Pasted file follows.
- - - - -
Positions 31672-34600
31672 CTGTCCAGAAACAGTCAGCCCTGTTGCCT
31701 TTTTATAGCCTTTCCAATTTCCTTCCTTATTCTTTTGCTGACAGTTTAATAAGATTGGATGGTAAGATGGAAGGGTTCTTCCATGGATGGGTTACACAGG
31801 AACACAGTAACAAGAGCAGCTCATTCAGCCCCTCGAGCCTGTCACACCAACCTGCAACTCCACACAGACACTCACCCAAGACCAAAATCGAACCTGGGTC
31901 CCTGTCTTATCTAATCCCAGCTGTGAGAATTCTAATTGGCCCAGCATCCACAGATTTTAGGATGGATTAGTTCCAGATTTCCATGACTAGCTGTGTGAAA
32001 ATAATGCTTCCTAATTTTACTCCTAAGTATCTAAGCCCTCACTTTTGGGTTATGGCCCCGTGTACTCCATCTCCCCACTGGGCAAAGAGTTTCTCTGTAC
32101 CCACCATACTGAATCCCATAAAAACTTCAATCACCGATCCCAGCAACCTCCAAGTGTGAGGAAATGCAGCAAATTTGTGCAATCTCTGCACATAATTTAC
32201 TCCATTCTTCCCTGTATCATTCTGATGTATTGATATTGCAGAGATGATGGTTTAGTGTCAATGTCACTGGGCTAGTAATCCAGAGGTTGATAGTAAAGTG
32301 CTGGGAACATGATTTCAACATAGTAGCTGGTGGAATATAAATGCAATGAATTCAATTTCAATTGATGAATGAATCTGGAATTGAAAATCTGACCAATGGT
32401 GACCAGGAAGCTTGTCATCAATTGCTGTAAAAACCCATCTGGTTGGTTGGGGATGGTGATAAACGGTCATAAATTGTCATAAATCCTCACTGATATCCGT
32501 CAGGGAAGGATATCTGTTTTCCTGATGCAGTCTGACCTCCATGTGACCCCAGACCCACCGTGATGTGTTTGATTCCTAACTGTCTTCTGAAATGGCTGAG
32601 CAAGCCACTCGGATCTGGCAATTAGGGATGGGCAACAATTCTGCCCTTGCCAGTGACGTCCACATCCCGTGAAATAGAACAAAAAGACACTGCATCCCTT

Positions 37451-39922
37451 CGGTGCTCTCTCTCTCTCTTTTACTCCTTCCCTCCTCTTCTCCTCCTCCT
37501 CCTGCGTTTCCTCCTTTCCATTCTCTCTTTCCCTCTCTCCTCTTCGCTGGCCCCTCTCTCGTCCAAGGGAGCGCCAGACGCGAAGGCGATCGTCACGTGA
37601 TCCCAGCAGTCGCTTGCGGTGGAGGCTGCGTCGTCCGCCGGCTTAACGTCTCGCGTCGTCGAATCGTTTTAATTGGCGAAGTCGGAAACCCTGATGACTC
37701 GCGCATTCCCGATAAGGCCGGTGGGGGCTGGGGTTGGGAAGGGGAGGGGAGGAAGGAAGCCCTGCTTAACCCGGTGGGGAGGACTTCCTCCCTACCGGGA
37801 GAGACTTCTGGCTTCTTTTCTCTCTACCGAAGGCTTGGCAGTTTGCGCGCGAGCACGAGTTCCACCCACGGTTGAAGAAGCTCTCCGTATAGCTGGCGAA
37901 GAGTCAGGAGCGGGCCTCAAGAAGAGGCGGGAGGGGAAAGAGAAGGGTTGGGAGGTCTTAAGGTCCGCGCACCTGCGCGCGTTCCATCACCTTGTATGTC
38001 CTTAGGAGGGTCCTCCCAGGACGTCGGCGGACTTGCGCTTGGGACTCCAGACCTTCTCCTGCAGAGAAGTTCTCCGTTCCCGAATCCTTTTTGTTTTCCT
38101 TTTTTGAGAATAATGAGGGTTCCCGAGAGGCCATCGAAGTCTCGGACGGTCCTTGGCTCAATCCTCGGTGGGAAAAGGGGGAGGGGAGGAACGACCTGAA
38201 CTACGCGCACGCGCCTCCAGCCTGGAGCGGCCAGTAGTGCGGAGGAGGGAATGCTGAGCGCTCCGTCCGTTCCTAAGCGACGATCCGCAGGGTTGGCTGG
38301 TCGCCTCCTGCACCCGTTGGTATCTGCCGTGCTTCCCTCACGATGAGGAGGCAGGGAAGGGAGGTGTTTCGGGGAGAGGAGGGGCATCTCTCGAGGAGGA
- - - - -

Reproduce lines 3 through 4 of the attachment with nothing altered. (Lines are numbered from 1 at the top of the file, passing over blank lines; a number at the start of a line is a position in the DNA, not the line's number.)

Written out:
31701 TTTTATAGCCTTTCCAATTTCCTTCCTTATTCTTTTGCTGACAGTTTAATAAGATTGGATGGTAAGATGGAAGGGTTCTTCCATGGATGGGTTACACAGG
31801 AACACAGTAACAAGAGCAGCTCATTCAGCCCCTCGAGCCTGTCACACCAACCTGCAACTCCACACAGACACTCACCCAAGACCAAAATCGAACCTGGGTC